How will changing freshwater export and terrestrial permafrost thaw influence the Arctic Ocean?
The Arctic Ocean receives huge quantities of material from the mainland via giant Arctic rivers that drain vast swathes of Eurasia and America. Climate change is causing greater quantities of water, nutrients and ancient carbon to be delivered by these rivers from land-to-ocean.
- How is carbon lost, or transformed, as it travels from land to the Arctic Ocean coast?
- How will physical and biological processes alter across estuarine and shelf systems as nutrient and carbon subsidies from land change?
- How will future change in freshwater supply and their associated carbon and nutrient loads influence how the coastal Arctic Ocean functions?
CACOON will measure poorly understood processes at the land-ocean interface and gain unique insights into the functioning of these dynamic near-shore environments. Future projections of the impacts of coastal freshening and ancient carbon supply will be produced using numerical models.
This project is co-funded by the German Federal Ministry of Education and Research and by UKRI NERC.
Dr Paul James Mann, lead investigator of CACOON:
The CACOON team will head to the East Siberian Shelf Sea region and sample along two of the largest Arctic rivers – the Lena and Kolyma. This region is already reacting to rapid climate warming and the amount of freshwater delivered to the ocean from the Arctic mainland is increasing here. These rivers drain landscapes containing huge stocks of carbon, currently locked up in frozen soils and ice. This carbon – that hasn’t seen light of day for thousands of years, is starting to thaw and make its way into rivers. CACOON will study what will happen to this ancient carbon as it travels from land-to-ocean. Will it simply be transported to the coast and have little impact on the biology of the Arctic Ocean, or will it affect food webs and potentially exacerbate global climate change?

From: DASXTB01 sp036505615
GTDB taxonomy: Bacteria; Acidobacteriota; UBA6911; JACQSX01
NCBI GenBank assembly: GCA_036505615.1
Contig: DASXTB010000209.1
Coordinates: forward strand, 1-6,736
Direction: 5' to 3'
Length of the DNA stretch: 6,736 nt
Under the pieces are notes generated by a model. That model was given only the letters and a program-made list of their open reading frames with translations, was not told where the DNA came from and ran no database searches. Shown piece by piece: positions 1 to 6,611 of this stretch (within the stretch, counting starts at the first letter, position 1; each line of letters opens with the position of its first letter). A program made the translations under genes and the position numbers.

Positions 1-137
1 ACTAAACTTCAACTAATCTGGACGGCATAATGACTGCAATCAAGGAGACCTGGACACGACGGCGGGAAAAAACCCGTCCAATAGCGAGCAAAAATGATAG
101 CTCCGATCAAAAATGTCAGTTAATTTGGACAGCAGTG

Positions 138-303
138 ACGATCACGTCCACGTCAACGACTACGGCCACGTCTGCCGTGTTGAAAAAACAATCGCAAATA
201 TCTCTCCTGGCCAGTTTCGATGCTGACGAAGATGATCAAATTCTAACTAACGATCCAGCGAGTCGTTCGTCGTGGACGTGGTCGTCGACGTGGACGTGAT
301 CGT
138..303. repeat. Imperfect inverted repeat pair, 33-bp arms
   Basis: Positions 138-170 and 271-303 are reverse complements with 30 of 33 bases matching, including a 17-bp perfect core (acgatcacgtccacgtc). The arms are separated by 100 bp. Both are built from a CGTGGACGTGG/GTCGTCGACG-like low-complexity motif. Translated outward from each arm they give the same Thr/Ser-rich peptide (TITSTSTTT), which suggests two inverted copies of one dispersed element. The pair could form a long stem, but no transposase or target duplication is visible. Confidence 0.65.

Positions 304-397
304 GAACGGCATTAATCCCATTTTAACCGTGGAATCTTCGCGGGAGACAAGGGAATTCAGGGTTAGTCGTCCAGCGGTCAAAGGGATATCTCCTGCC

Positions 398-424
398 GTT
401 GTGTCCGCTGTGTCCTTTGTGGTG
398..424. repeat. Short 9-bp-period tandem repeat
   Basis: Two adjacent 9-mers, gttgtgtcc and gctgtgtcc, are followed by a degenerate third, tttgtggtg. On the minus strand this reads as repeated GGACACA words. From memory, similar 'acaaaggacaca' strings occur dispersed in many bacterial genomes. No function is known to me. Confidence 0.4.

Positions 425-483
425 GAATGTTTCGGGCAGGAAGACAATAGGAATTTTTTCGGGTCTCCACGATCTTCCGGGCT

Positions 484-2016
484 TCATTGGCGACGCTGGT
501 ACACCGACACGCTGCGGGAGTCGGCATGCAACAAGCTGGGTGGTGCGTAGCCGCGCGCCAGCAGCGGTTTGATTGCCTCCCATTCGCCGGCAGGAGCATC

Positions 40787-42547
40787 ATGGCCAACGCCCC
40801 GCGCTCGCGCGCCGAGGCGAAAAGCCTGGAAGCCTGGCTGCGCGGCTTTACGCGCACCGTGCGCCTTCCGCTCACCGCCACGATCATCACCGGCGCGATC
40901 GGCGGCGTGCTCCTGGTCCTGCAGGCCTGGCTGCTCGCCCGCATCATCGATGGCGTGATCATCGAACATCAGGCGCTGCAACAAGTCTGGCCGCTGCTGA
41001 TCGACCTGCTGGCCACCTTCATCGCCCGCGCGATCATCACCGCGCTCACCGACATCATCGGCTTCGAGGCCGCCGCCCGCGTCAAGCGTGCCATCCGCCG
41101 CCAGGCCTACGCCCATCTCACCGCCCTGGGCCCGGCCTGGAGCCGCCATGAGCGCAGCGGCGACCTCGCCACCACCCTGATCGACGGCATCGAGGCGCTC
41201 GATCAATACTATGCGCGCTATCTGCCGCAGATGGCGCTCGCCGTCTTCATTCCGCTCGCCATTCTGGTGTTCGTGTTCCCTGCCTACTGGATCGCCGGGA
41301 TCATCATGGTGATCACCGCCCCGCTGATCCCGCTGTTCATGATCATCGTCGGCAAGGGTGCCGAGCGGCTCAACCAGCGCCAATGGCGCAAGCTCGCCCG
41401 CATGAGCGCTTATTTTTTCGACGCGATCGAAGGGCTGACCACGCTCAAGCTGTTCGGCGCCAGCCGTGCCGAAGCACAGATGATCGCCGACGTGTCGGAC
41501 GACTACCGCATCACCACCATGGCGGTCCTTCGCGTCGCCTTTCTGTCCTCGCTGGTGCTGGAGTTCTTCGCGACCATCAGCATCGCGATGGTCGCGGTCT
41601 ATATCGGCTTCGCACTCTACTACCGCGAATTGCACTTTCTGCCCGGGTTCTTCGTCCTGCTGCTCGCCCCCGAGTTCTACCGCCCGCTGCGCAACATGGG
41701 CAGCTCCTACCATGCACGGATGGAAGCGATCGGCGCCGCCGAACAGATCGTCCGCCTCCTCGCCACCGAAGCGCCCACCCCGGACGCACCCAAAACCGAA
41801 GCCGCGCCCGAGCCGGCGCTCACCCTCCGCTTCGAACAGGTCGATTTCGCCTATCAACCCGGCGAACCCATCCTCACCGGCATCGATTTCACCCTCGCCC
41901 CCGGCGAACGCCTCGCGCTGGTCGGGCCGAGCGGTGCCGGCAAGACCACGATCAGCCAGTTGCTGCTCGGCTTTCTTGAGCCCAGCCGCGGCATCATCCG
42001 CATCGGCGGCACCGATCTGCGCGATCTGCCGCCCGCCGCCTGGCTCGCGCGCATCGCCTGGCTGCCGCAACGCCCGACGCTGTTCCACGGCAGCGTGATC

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Dr Paul James Mann
Co-lead investigator, Northumbria University
Paul Mann is senior lecturer in Biogeochemistry at the Department of Geography and Environmental Sciences, Northumbria University, and co-lead investigator of the CACOON project. Paul’s main focus is on aquatic and coastal carbon cycling in Arctic river systems, and how these will respond to future climate change. Within CACOON, Paul will aid in sample collection and geochemical analyses on the Kolyma River during transects out from the river to the coast.
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Dr Jens Strauss
Co-lead investigator, Alfred Wegener Institute (AWI)
Jens Strauss is a scientist at the Periglacial Research Unit of the Alfred Wegener Institute Helmholtz Centre for Polar and Marine Research, Potsdam, Germany. In the CACOON project he is the co-lead investigator, and responsible for identifying permafrost thaw end-members and quantifying how inputs of ancient-organic matter to aquatic systems relate to changes in terrestrial organic matter composition. Jens has been on many Arctic field expeditions in the North American and Russian Arctic, researching the vast permafrost domain of the former Beringian land mass, which was unglaciated during the last ice age.
Siberia’s permafrost erosion has been worsening for years
The Arctic is warming faster than any other region on the planet. As a result, permafrost that is thousands of years old is now being lost to erosion. Read more16 September 2020
Jens Strauss talks about methane release from thawing permafrost
Dr Jens Strauss gave an interview today with Aktuelle Stunde about the climate impacts of warming in the Arctic on permafrost. Read more08 August 2019